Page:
Safety concerns grow over location of wind turbines


The finding of part of a turbine blade on a road near a Borders wind farm and the collapse of a 100m turbine in Northern Ireland have raised safety concerns about wind farms.

Turbines at Longpark wind farm near Stow are turning again after EDF Energy Renewables established that the component found next to the road had not fallen from any of the turbines but was in fact one of a number of being stored on the ground.

An EDF spokesperson said: “EDF Energy Renewables believes that it is unlikely that this spoiler, one of those being stored at ground level, could have found its way to the road side due to the wind and will continue to investigate how it could have been displaced.”

Of more concern to those living near Drone Hill wind farm on Coldingham Moore and Crystal Rig in the Lammermuirs is that a 100m turbine at Screggagh wind farm, Northern Ireland, collapsed at the beginning of the month. The turbine was made by Nordex, who also made the turbines at the two Berwickshire wind farms.

Borders MSP John Lamont has lodged a written question to the Scottish Government asking for a review of current rules regarding turbines being located close to public roads to product the public and road users.

He said: “Guidance already exists about how close turbines should be to public roads, but it is unclear and often ignored.

“This is why I’m calling on the Scottish Government to review the current rules with a view to ensuring that no new turbines are allowed to be closer to public roads than is safe and that existing turbines are not inappropriately located.”

George Matthews, a Fellow of the RICS and retired Scottish Government building standards adviser who lives near the Drone Hill wind farm, has had lengthy discussions with the Scottish Health and Safety Executive about whether members of the public are in danger when walking near turbines.

The public footpath across Coldingham Moor was redirected to allow the erection of wind turbines and it now weaves through the wind farm.

“Due to many very bad planning decisions a large number of wind farms now traverse public rights of way and national walking/rambling routes,” said George.

“These collapses and damaged turbines are now proving that I am correct in that the public must not be permitted to walk near wind turbines as they are very dangerous.

“The government and planners do not have any regulation re separation distance from public roads, houses, or other places where the public frequent.”

The 100m high wind turbine which collapsed in County Tyrone, Northern Ireland was made by Nordex UK, who also have turbines at Crystal Rig, in the Lammermuirs and Drone Hill on Coldingham Moor.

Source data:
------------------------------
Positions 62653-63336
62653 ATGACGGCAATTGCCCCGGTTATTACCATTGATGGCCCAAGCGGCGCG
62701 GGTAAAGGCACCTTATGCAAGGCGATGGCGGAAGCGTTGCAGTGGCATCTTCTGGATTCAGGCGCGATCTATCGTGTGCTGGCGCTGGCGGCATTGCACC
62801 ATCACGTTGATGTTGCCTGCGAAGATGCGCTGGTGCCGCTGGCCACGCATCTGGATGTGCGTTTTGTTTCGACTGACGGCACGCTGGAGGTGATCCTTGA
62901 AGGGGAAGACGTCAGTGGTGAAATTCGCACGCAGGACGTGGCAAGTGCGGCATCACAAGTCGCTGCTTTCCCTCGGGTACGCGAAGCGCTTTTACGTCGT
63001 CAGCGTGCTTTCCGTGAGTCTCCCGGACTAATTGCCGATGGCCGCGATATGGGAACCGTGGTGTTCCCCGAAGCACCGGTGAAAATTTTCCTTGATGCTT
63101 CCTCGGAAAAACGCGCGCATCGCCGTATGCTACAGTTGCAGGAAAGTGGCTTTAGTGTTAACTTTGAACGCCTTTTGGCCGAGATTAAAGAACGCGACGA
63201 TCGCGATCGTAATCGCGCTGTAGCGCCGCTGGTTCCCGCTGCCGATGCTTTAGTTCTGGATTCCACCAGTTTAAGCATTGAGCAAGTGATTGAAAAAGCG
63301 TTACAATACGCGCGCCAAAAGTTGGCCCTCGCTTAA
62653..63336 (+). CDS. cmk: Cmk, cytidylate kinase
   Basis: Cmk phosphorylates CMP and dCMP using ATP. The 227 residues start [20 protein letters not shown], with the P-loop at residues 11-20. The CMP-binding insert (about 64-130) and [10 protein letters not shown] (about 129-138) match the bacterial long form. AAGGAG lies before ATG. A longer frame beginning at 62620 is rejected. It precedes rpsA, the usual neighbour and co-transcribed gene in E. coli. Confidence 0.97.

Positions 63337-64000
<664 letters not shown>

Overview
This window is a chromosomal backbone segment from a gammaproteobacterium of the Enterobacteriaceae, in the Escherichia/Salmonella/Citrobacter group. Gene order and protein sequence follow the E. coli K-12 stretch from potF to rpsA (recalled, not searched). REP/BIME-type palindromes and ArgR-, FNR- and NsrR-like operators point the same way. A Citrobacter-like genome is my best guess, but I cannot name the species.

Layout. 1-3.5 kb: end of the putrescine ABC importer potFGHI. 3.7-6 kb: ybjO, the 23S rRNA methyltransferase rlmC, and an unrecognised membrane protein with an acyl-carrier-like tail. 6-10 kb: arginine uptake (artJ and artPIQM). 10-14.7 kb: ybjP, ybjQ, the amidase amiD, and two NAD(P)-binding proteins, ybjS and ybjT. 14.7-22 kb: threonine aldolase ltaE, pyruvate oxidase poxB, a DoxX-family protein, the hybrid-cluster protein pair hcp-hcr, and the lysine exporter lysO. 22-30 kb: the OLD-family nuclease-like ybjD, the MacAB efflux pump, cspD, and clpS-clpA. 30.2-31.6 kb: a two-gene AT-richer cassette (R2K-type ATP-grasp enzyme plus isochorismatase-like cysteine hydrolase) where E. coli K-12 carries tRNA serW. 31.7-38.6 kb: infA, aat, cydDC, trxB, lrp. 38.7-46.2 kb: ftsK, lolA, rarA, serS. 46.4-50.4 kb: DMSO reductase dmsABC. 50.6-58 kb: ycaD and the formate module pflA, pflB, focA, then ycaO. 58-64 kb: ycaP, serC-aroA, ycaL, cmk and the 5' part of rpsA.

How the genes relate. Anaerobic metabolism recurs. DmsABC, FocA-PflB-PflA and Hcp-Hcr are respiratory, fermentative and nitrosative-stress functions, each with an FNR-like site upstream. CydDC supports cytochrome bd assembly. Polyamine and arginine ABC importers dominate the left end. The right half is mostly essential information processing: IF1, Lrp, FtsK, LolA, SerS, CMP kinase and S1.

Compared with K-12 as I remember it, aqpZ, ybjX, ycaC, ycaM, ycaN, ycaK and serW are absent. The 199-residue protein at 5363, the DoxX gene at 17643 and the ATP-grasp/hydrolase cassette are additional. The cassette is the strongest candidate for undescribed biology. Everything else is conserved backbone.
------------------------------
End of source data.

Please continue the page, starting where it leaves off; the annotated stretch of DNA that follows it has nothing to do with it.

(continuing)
There are 25 Nordex turbines between 60-80m at Crystal Rig phase 1 and 1a (owned by Fred Olsen Renewables Ltd). Other Crystal Rig turbines are manufactured by Siemens. Drone Hill wind farm has 22 Nordex turbines 76 metres high (jointly owned by Your energy and PM Renewables).

At the Screggagh wind farm in County Tyrone the remaining seven turbines have been shut down while manufacturers investigate what went wrong.

Doreen Walker, director of Screggagh Windfarm Ltd, said: “We are currently investigating the circumstances that led to the collapse of the turbine,” adding that officials were working closely with Nordex UK.

A spokesperson for Nordex said that from their initial findings “there are no reasons to indicate that any of the other turbines have any problems, and we are working on getting the wind farm back online as soon as possible”.

Mark Rowley, chairman of Lammermuir Community Council, said: “With so many turbines installed it seems likely, that as the machinery ages, we can expect to see more examples​ of damage and structural failures. With so much industrial machinery installed in the Lammermuirs it seems inevitable that incidents will occur here too.

“That isn’t a reason to prevent development, but it is now time for developers and decision makers to recognise the risks and ensure wind farms are designed so roads, walking routes and recreational areas are safe for those who use them.

“The recent total collapse of a huge 100m Nordex turbine, similar to many installed here at Crystal Rig wind farm, has caused significant local concern as the Herring Road Heritage Path passes through the site.

“Other wind farms have turbines immediately adjacent to recreational routes and there seems to be little guidance or advice on how to site them safely despite the turbines becoming larger and more numerous.

“Our community council is writing to Scottish Borders Council and Scottish Ministers to ask them to consider guidance that turbines should be situated at a safe distance from walking routes and roads.

“Research suggests that blade ice and disintegrating machinery can be thrown for a considerable distance.”